Torrens (1875 – 1910) was a clipper ship designed to carry passengers and cargo between London and Port Adelaide, South Australia.
Trevor Howard (born Trevor Wallace Howard-Smith; 29 September 1913 – 7 January 1988) was an English actor.
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Tuberculosis, MTB, or TB (short for tubercle bacillus), in the past also called phthisis, phthisis pulmonalis, or consumption, is a widespread, infectious disease caused by various strains of mycobacteria, usually Mycobacterium tuberculosis.
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Typhoon is a novella by Joseph Conrad, begun in 1899 and serialized in Pall Mall Magazine in January–March 1902.
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Ukraine (Україна, tr. Ukraina) is a country in Eastern Europe, bordered by Russia to the east and northeast, Belarus to the northwest, Poland and Slovakia to the west, Hungary, Romania, and Moldova to the southwest, and the Black Sea and Sea of Azov to the south and southeast, respectively.
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Under Western Eyes (1911) is a novel by Joseph Conrad.
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The United Kingdom of Great Britain and Ireland was established on 1 January 1801 under the terms of the Acts of Union 1800, by which the nominally separate kingdoms of Great Britain and Ireland were united.
The Universe is all of time and space and its contents.
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University of California Press, otherwise known as UC Press, is a publishing house associated with the University of California that engages in academic publishing.
The University of CambridgeThe corporate title of the university is The Chancellor, Masters, and Scholars of the University of Cambridge.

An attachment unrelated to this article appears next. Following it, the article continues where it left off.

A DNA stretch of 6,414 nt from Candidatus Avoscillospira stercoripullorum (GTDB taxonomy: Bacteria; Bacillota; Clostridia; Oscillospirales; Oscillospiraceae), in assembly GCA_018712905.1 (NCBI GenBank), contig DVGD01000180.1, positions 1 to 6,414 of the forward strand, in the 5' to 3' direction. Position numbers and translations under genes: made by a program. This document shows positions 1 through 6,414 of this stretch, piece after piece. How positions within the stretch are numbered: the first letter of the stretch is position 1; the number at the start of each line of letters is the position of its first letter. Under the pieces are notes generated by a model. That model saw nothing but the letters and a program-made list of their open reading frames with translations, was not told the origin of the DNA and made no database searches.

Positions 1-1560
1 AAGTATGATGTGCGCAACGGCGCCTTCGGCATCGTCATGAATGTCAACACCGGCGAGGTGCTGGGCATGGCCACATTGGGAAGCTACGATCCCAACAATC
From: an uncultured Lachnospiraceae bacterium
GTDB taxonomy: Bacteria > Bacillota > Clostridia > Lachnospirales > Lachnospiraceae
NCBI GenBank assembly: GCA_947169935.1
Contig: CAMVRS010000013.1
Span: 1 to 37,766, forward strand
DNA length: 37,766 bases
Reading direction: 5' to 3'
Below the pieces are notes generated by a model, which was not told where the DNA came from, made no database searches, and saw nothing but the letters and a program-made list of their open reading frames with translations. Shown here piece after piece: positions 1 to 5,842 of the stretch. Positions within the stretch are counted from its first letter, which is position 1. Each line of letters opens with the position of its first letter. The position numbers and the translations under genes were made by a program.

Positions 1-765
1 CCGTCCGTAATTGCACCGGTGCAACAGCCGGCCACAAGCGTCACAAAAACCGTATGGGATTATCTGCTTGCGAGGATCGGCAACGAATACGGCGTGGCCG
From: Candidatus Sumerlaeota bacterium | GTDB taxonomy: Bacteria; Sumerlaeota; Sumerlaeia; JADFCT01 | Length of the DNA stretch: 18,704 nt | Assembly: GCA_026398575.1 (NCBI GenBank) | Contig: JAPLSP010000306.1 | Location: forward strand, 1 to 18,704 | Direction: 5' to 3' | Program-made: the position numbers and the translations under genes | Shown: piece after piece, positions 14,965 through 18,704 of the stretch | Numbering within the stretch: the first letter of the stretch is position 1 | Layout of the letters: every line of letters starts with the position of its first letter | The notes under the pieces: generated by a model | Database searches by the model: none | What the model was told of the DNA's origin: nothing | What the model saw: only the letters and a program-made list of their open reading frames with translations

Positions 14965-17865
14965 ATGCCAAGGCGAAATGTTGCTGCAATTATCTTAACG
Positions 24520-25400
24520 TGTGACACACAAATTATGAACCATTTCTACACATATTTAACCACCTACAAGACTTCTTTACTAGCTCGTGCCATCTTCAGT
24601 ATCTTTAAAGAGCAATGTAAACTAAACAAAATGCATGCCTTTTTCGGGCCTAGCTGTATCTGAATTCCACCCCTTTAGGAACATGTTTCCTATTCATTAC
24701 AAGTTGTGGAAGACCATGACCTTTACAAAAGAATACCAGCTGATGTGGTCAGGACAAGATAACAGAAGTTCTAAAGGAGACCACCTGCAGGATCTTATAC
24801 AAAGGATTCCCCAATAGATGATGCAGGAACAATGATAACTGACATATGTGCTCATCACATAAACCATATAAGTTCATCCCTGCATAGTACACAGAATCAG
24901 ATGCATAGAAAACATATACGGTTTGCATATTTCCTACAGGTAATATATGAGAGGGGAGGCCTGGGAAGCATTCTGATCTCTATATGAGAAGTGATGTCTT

Sir Vidiadhar Surajprasad Naipaul, TC (or; born 17 August 1932), is a Trinidad-born Nobel Prize-winning British writer known for his comic early novels set in Trinidad, his bleaker later novels of the wider world, and his autobiographical chronicles of life and travels.
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Valery Larbaud (August 29, 1881 – February 2, 1957) was a French writer.
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Victor Lonzo Fleming (February 23, 1889 – January 6, 1949) was an American film director, cinematographer, and producer.
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Victor Marie Hugo (26 February 1802 – 22 May 1885) was a French poet, novelist, and dramatist of the Romantic movement.
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Victory is a surviving 1919 American film directed by Maurice Tourneur, starring Jack Holt, Seena Owen, Lon Chaney, and Wallace Beery.
Victory is a 1996 film written and directed by Mark Peploe based on the novel of the same name by Joseph Conrad.
Victory (also published as Victory: An Island Tale) is a psychological novel by Joseph Conrad first published in 1915, through which Conrad achieved "popular success." The New York Times, however, called it "an uneven book" and "more open to criticism than most of Mr.
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The Vietnam War (Chiến tranh Việt Nam), also known as the Second Indochina War, and also known in Vietnam as Resistance War Against America (Kháng chiến chống Mỹ) or simply the American War, was a Cold War-era proxy war that occurred in Vietnam, Laos, and Cambodia from 1 November 1955 to the fall of Saigon on 30 April 1975.
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Vincent Willem van Gogh (The pronunciation of "Van Gogh" varies in both English and Dutch. Especially in British English it is or sometimes. U.S. dictionaries list, with a silent gh, as the most common pronunciation. In the dialect of Holland, it is, with a voiceless V. He grew up in Brabant (although his parents were not born there), and used Brabant dialect in his writing; it is therefore likely that he himself pronounced his name with a Brabant accent:, with a voiced V and palatalized G and gh. In France, where much of his work was produced, it is 30 March 185329 July 1890) was a Post-Impressionist painter.